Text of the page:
09.18.20 | Family Law

Including the right of first refusal in a parenting plan

Getting a divorce is certainly one of the more difficult processes that you and many other people in Ohio will likely go through. However, just because you and your former spouse no longer want to be married, it does not mean that you believe that only one of you should handle childrearing responsibilities. In fact, you want to come to a parenting plan agreement that can help you both parent as well as possible.

The biggest aspect of your parenting plan will likely revolve around who gets the children when and for how long. You may both want the children to spend as much time as feasibly possible with each parent, and including terms in your parenting plan that allow for the right of first refusal may be helpful.

What is the right of first refusal?

Though you and the other parent may have a fairly solid idea of when the kids will be with each of you, you also understand that unexpected matters can come up. For example, one parent may have an emergency meeting at work that requires him or her to stay late and be unable to pick up the kids from school. Though many parents may think that calling a grandparent or even a babysitter to get the kids would be fine, another option may be worth considering when parents are divorced.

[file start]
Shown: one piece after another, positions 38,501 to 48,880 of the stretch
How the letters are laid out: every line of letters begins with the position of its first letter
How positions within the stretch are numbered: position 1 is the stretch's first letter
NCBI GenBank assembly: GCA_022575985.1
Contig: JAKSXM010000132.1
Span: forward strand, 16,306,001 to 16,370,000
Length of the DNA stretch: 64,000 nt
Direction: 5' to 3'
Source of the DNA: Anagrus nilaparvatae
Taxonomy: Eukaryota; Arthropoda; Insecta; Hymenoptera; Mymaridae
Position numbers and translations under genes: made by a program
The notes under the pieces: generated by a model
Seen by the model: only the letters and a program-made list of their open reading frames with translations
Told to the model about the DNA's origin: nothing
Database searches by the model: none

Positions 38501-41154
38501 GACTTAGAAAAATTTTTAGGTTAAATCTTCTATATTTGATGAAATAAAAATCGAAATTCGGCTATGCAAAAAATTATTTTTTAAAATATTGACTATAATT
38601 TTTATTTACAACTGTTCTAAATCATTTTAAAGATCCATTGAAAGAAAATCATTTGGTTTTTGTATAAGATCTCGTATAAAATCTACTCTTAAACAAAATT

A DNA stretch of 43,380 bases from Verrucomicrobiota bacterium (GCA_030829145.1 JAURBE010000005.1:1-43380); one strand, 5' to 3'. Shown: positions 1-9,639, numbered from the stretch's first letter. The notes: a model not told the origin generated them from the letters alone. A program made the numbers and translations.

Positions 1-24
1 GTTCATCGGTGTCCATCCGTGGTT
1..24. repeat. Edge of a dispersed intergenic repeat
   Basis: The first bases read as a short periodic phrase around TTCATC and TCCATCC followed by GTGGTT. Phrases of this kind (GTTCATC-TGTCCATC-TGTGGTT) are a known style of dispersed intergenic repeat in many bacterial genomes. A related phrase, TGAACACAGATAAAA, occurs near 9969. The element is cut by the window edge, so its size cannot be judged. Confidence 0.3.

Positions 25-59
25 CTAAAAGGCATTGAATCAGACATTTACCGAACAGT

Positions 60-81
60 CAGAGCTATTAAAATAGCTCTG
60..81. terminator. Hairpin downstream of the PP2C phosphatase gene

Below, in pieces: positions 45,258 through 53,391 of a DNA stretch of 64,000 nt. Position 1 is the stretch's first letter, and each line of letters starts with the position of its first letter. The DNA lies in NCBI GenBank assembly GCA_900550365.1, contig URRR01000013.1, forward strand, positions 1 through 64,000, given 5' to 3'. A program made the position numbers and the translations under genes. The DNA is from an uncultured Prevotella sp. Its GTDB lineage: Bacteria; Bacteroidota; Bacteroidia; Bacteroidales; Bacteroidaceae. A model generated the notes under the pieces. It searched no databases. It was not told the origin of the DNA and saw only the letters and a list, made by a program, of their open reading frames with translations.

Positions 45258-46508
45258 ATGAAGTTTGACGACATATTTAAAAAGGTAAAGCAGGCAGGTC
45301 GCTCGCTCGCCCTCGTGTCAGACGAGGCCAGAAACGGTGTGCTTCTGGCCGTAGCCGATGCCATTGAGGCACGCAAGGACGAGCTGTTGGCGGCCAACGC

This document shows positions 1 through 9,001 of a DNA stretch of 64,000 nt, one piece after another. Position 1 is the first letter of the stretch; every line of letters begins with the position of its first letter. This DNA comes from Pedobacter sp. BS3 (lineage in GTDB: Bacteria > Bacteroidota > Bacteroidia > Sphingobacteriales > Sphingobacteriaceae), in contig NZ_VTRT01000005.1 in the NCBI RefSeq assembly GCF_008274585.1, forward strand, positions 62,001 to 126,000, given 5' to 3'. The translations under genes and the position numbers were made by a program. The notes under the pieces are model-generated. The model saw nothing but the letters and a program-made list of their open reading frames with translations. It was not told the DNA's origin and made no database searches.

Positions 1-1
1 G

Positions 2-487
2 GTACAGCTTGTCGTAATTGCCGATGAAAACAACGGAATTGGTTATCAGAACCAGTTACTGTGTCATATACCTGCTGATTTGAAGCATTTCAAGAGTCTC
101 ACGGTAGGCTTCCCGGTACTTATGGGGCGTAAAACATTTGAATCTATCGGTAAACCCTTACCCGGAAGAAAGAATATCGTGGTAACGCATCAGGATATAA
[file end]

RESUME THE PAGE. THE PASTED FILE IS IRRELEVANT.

Rather than going to an outside party first, agreeing to the right of first refusal means that the custodial parent will call the other parent first to ask whether he or she can take the kids. First refusal means that the other parent has the first chance to say no to taking the kids before someone else has the same opportunity. If the other parent is also unable to take the kids, he or she could say so, and the custodial parent can then contact someone else.

Why is this beneficial?

Having this term in the agreement can ensure that the custodial parent will ask the other parent to take the kids during an unscheduled time when needed. This can allow the other parent to spend more time with the kids than expected, which is often desired. If you do not have this agreed-upon arrangement, one parent may contact a babysitter instead, causing the other parent to miss out on spending time with the kids.

If you are interested in including the right of first refusal in your parenting plan, you may want to discuss this option with an experienced family law attorney.

Work With Our Miami County Legal Team

Whatever your demands, Dungan & LeFevre is the full-service law firm you need. We can help you explore your options, guide you through challenges, and represent you in court. You can rely on our experience and knowledge to steer you to your best decision for the most reasonable price. Get started with a consultation.